If there is one thing I hold dear from what I’ve learned in my first year in graduate school, it’s the language of models, whether these are theoretical or statistical models. I have not only found them useful to think about social science-y questions (which is, of course, the reason I learned them), but also for how I think about God. A model is not only a good representation of how we think something works, but thinking about models also gives an understanding of how we think about anything. As a “spiritual and religious” person, I naturally apply this framework to my understanding of God and how we can relate to Him.
The main lesson I draw from thinking in terms of models, is that it gives language to what I think is happening all around me. From the person crossing the street in a hurry (maybe they are late for an appointment?) to why we use our phones so much (is it the overstimulation of saturated color?). A model is a summary of a set of causal statements that help us make sense of something.
It’s what helps us navigate the world.
We need it.
But here’s the important thing: they are incomplete representations of the true phenomena they seek to explain.
We reduce an event or object to a set of characteristics we can work with. If we, for example, were to build a model of a skyscraper, would we include a sewage system and to-scale functional elevator systems? Well, it depends on what we are trying to model. You would include a sewage system if you were tasked with figuring out how that would work on that hypothetical (or real) building. You would definitely not waste your time with elevators since they are irrelevant for the task at hand.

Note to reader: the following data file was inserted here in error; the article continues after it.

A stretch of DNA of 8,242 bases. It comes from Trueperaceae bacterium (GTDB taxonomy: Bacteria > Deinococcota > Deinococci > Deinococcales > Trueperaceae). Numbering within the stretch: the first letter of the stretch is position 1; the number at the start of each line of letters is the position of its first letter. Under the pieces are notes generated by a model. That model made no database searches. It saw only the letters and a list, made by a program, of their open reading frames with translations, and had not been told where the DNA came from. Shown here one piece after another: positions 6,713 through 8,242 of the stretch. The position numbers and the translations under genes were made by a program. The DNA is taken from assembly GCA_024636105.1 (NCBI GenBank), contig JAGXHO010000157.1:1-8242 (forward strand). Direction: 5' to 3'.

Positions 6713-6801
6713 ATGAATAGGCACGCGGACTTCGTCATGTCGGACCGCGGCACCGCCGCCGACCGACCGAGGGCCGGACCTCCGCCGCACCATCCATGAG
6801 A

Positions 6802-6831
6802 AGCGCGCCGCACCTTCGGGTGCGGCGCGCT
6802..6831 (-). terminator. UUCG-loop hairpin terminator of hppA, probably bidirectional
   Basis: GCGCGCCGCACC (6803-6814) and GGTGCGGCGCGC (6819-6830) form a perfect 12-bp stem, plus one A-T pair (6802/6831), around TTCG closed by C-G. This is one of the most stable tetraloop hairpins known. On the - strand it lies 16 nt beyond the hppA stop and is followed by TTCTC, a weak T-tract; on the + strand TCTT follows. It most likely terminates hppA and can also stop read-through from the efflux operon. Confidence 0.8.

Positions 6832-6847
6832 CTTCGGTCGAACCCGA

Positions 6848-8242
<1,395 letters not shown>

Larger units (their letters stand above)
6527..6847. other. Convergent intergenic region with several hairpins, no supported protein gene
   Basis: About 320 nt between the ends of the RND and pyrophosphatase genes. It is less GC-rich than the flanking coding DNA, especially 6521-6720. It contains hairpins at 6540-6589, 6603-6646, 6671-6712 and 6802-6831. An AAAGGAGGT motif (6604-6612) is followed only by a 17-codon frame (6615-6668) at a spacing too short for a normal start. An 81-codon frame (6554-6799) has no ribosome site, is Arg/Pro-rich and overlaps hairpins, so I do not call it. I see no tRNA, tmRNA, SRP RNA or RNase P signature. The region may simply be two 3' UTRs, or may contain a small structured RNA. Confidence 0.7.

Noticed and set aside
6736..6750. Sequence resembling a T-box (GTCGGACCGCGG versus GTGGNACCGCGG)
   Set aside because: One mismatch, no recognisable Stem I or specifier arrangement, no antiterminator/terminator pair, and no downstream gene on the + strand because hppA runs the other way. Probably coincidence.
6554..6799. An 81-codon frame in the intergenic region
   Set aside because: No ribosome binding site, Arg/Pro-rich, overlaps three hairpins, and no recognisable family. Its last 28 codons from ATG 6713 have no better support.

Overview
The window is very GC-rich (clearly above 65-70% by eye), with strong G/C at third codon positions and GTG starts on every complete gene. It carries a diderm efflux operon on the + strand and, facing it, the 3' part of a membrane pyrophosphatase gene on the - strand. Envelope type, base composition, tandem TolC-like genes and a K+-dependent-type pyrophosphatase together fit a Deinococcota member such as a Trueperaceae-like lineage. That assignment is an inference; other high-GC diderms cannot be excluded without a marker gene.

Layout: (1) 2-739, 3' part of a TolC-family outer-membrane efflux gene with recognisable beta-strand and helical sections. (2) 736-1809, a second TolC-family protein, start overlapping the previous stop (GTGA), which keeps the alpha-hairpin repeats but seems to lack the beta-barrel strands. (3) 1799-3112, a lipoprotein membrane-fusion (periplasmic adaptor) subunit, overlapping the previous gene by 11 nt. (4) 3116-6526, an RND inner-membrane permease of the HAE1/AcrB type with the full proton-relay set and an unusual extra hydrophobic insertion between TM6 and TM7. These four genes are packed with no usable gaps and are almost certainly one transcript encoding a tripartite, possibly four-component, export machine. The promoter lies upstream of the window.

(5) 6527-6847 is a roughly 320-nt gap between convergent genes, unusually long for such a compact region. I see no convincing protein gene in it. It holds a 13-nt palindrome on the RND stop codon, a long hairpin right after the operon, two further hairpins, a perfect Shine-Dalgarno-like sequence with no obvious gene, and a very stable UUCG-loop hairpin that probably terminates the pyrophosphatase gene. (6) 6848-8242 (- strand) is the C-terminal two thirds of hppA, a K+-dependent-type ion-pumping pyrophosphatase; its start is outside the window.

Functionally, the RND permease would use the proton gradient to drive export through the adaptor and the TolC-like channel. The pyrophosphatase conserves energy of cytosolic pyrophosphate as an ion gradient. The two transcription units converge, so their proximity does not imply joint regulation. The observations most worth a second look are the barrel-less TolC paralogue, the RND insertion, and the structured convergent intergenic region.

Makes sense, right?
So it goes with any model. What are we trying to get at? … got it? That’s what we’ll include in the model. And this is exactly what we do when we think about God. We build models to explain the experiences we have that transcend the material world, or which include an aspect that is just beyond what we can describe. We find language, we find statements, we find analogies, things that can help us grasp our experiences with God.
We all have models of God. These may be models we inherited from our parents or grandparents that get updated with our own experiences. Sometimes we decide the models we were passed down simply don’t work. Other times, they just need an overhaul.
The other key point this suggests is that models tell you as much about the thing you are trying to explain/understand as they tell you about who build this model. They point to what we care about, the experiences that begged the questions addressed, the contexts, and, mainly, the assumptions (often unquestioned) that we won’t compromise on (our first principles or axioms).
So, our understanding of God talks about God, but it also talks about us. It talks about our context, our wishes and hopes.
Having multiple, evolving models of God does not necessarily mean the thing we are trying to explain is not there or that God changes on a whim. The fact that multiple models exists and change says more about the ways in which we make sense of the world. Our understanding is finite and evolving, and so are our models.
At best, our models of God are true representations of just one aspect of His infinite character and nature.
What this means is not that we should stop talking about God, quite the opposite. We should engage in conversation of what this ‘thing’ we experience is, and we should do so with the most humble of attitudes.
Lastly, we should engage in these conversations with a deep awareness of what it is we talk about when we talk about God.